Pat Killingsworth was 51 when he learned that he had multiple myeloma. His oncologist, Steven Zeldenrust of the Mayo Clinic in Rochester, Minnesota, immediately gave him the latest combination of drugs: lenalidomide, a derivative of the immunomodulatory agent thalidomide that hit the market in 2004, and an older chemotherapy agent called dexamethasone. Four months later, the clinic harvested and banked millions of Killingsworth's blood stem cells in case he later needed a more extreme chemotherapy treatment that would destroy his bone marrow along with his cancer.
Pat Killingsworth prepares to receive an infusion of his own previously collected stem cells.
For almost three years, Killingsworth showed no signs of the disease, and his stem cells simply sat in the freezer. But in late 2010, the cancer started to creep back. Blood tests revealed rising levels of monoclonal protein — a hallmark of multiple myeloma — and X-rays exposed several lesions in the bones around his hips, sternum, ribs and head. “At that point, I said: 'It's time to get serious',” recalls Killingsworth, now semi-retired and living in Florida. “We need to transplant.” This summer, he spent 16 days at the H. Lee Moffitt Cancer Center in Tampa, Florida, where he received high doses of chemotherapy with the drug melphalan to wipe out the myeloma cells, followed by a transfusion of his own banked stem cells to replace diseased or damaged bone marrow.
For weeks, he felt too nauseous to eat much or sleep through the night. But at least the stem-cell harvest itself was not much of an ordeal — doctors used to collect bone-marrow stem cells from people surgically under anaesthesia, but they now take stem cells from the blood in the same way that blood banks collect platelets. Unfortunately, the therapy didn't work, and Killingsworth's cancer levels spiked after the procedure — a rare event seen in about 2–3% of cases. “I was looking forward to years of drug-free normal living,” says Killingsworth. “I did everything right, it just didn't take.” In October 2011, he started a triple-drug regimen of lenalidomide, dexamethasone and the protease inhibitor bortezomib.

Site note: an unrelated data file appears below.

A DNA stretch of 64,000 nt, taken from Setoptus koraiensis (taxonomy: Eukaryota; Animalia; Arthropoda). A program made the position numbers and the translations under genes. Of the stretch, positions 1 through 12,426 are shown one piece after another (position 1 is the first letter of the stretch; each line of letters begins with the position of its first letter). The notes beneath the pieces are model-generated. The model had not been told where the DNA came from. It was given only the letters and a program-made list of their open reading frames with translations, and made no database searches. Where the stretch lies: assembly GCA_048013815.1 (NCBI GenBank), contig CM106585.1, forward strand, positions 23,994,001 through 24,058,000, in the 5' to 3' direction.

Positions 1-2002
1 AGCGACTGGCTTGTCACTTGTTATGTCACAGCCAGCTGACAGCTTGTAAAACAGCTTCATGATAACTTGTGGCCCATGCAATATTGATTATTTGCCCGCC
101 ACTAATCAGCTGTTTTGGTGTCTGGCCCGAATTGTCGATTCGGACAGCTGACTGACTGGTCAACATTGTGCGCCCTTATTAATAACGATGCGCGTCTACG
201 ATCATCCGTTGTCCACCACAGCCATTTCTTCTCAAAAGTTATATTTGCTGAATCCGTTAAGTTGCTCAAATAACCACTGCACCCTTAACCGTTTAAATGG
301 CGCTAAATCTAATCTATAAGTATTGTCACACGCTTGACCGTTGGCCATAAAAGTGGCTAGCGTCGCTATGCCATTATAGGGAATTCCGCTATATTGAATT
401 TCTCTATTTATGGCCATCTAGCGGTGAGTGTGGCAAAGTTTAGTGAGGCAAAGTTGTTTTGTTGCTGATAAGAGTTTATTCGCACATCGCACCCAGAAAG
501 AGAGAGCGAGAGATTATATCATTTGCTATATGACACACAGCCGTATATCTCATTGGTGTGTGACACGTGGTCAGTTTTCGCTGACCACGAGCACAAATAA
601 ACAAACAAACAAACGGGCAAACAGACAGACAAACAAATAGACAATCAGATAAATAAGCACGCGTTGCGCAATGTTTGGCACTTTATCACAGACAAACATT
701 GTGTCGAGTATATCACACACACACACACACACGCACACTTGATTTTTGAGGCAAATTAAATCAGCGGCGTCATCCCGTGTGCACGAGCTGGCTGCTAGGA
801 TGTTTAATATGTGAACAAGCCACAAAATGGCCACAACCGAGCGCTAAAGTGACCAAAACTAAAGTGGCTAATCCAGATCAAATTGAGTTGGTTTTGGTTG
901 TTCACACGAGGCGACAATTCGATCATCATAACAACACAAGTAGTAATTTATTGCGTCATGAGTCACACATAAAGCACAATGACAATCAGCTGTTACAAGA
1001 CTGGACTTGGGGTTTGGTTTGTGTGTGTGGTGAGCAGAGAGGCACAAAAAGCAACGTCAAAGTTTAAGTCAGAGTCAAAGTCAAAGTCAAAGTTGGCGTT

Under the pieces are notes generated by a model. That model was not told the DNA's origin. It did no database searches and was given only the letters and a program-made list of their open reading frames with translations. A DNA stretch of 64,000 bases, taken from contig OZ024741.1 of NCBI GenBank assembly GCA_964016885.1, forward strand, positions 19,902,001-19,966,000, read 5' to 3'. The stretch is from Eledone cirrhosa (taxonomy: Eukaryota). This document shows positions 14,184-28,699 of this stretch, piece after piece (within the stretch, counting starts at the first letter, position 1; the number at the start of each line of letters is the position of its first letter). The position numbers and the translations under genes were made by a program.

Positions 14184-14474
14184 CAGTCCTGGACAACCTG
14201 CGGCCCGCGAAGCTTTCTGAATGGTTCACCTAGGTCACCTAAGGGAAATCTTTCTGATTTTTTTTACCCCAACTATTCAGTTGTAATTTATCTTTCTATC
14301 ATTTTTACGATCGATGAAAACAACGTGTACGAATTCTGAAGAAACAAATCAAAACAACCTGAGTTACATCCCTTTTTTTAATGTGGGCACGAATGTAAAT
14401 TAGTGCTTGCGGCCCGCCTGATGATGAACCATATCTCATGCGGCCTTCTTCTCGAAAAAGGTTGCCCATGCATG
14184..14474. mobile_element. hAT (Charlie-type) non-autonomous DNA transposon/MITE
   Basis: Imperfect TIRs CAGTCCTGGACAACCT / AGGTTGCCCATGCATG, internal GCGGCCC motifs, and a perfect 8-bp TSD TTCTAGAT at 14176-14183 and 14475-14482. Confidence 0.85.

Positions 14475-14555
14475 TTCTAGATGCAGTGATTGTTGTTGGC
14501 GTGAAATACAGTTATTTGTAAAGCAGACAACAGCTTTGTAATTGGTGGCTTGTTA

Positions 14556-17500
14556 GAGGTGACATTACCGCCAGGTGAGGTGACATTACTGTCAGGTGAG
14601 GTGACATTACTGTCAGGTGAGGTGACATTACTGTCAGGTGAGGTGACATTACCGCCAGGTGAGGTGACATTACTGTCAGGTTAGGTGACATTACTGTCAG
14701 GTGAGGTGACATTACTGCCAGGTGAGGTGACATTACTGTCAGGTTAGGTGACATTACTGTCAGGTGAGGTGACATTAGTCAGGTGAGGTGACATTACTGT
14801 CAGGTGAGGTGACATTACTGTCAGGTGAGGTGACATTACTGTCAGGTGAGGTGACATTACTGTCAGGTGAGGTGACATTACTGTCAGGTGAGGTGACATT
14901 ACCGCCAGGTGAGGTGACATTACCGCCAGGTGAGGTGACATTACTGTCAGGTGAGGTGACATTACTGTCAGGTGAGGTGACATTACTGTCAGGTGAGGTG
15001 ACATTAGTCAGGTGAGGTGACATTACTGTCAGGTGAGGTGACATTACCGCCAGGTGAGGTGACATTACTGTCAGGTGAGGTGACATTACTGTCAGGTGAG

For Killingsworth — author of the 2009 book Living with Myeloma and a patient's advocate for Millennium Pharmaceuticals in Cambridge, Massachusetts — waiting until he relapsed before undergoing the arduous stem-cell transplant with its concomitant high-dose chemotherapy was the right decision.
“I could have gotten it right away, but there's still no research evidence that doing so makes any difference,” he says. “My cancer had over four years to become therapy-resistant, so I suppose you could argue that something like that could have happened, but you'd just be guessing.” But myeloma specialists are still debating when to go ahead with such 'autologous' stem-cell transplants, so-called because they involve giving patients their own blood stem cells.